• Such great advice.  We have friends who have already lost a partner.  It is hard for the one remaining to pick up the pieces of their lives so it is good to have everything talked about, organized and easily in place for sure. 

    • Pat, it’s something no one wants to talk about.  But it really is the sign of a solid relationship: the ability to look every aspect in the face and get on with the joy of living, knowing all’s been organized.

  • Tamarah

    Simple Advice…so beneficial.  I gotta start moving on some of these steps! 

    • Start with little steps, Tamarah.  You’ll find them so empowering you’ll WANT to take more.  😉

  • Sharon, this is a great post.  The “average widow’s” age is truly startling to me.   

    • Anonymous

      Vickie, when I see the market you serve, I know you appreciate the impact “not knowing” has on women!  And, yes, I was startled by the average too.  I surpassed it ages ago!

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  • Anonymous

    My late mother-in-law became a widow at the age of 49… I never knew my father-in-law ~ he passed away well before I appeared on the family scene. He did not make it to his 57th birthday and for Mum to draw a state pension he should have lived for another four months.

    But Life dictated otherwise.

    With no pension, no help, nothing to fall back on, a son in the Forces and a 10-year old daughter left to bring up, Mum continued to work wherever she could, took up 2 jobs and ultimately managed to put my sister-in-law through university and into a successful career while at the same time save sufficient money to have an annual bus trip abroad with fellow widows and widowers AND buy her own property, the house she had rented for a large part of her life. Mum was a wonderful homemaker and provider who knew very well how to handle money responsibly and successfully despite coming from what is termed the low-income category of society. She was a very wise woman who had the foresight to pass on her money-handling skills to both her daughter and son, my husband.

    I count myself blessed to have a partner who understands the importance of shared financial responsibility and does not deem it to be a subject beneath the comprehension of “mere” females, as so many men unfortunately do.

    Preparation is the key to most things in life!

    Thanks Sharon, for all of your valuable input!
    As always top class …

    Smiles, Emm :))

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  • Carmen M Perez ELO

    So sad but I have to admit I believe it. So important to have the tough conversation. Xx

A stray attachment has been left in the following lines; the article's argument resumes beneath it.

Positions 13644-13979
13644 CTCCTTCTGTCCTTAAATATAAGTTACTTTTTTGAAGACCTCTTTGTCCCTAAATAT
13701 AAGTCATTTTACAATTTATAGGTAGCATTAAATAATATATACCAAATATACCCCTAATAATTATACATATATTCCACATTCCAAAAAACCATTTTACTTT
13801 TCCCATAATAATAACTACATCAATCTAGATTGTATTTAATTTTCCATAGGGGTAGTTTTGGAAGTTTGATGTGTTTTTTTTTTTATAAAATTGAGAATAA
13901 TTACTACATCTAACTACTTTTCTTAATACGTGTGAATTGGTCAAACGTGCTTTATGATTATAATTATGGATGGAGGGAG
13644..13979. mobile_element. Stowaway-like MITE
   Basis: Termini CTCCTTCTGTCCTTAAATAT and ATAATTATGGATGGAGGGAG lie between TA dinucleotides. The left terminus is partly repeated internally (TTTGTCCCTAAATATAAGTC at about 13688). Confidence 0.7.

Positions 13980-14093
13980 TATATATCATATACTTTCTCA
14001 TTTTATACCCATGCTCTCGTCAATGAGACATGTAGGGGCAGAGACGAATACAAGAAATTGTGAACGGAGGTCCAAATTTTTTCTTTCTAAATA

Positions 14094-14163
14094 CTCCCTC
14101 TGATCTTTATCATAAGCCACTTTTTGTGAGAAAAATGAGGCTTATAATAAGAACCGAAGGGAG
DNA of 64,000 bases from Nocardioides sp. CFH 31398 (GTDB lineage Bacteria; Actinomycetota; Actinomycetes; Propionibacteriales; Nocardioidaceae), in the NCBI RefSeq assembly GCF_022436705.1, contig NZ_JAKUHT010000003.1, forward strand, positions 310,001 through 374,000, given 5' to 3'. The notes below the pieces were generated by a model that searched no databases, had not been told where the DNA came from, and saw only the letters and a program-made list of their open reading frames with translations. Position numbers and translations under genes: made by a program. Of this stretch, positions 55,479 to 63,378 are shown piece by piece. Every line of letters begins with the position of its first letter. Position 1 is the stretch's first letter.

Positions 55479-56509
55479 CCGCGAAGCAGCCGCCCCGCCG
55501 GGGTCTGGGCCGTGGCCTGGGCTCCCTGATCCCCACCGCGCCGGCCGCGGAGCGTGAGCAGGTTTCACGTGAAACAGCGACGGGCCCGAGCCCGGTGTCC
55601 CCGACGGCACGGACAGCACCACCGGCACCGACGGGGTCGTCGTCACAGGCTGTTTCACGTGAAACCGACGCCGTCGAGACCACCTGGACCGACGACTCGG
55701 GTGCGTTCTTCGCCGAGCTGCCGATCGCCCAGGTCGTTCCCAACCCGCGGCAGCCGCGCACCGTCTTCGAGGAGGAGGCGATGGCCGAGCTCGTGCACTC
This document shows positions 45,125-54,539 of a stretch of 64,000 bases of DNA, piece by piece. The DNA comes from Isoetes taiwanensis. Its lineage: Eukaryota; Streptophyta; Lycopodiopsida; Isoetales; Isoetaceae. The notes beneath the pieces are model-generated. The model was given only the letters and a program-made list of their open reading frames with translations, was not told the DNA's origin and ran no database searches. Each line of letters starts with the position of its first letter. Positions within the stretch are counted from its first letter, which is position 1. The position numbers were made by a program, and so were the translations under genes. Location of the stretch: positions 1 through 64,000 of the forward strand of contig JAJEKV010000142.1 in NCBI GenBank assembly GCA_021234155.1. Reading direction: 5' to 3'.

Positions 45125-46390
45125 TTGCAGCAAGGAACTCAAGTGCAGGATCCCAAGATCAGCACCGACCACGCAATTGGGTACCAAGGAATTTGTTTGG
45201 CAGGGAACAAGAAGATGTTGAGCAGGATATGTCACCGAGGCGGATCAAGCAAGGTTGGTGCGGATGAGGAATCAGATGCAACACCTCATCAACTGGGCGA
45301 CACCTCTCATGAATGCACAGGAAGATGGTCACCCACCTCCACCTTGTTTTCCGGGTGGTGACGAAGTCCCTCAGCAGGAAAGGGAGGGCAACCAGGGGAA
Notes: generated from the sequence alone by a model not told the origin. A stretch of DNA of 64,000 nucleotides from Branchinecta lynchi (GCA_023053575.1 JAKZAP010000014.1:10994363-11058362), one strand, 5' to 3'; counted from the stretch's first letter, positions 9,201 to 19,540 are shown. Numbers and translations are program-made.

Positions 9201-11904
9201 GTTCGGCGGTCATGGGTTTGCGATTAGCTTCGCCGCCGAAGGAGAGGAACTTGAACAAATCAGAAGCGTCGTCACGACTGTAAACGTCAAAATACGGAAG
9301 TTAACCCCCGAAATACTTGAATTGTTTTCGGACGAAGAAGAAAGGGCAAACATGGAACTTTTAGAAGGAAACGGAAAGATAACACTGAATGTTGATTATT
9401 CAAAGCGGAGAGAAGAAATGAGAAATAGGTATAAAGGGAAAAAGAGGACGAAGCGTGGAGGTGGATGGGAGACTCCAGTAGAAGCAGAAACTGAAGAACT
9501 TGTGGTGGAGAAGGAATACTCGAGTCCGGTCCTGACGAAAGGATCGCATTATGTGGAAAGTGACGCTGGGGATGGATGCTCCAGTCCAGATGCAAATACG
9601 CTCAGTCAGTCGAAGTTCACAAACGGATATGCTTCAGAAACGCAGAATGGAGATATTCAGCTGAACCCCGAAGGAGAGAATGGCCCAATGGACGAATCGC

• What it comes down to, Carmen, is that if we’re on our own, we’re
      personally responsible for our finances. If we’re with someone, we’re
      still personally responsible for our finances. The difference is that we
      share ideas, decisions and tasks … but we never give up being
      personally responsible for our finances. No one does. 😉

  • Lynn O’Connell

    I have several Facebook friends who have been widowed in the past few months. Watching as they discover what insurance doesn’t cover and wrestle with financial disaster on top of losing their partners is almost too much to stand. I can’t imagine living it.

    Fortunately, my husband and I are business partners and equally involved with the money side of things. But, when his father had a catastrophic stroke, it was simply staggering to see how unprepared his mother was. She didn’t know if she owned the house, where the money was, or anything really. Worse, we didn’t find out until years later that he had substantial assets in another country… assets we can’t claim now because he ended up in a nursing home on Medicaid for four years. (And that happened because he didn’t have a living will or a medical directive that would have allowed the family to refuse pointless medical treatment.) Lack of planning can be tragic on so many levels.

    • Lynn, I don’t know what percentage of women are engaged and in control of their finances, much less women who are in relationships. But I’m sure the second one is far worse than the first. As I researched this article on widowhood, I was appalled at the devastation … emotional and financial … that so many face. The consciousness-raising I can do is a drop in the bucket. That’s why I’m so appreciative of people like you who share my articles with your readers!

  • My mum became a widow at the age of 35 and from one day to the other had to take care of everything: two young children, a newly moved in house and dealing with the financial side of everything. I am happy for her she had good advice, coaching and help from our family.
    I am used to taking care of myself and my financial situation, even when married.
    I love the sound advice you give, Sharon, it is so needed by all of us.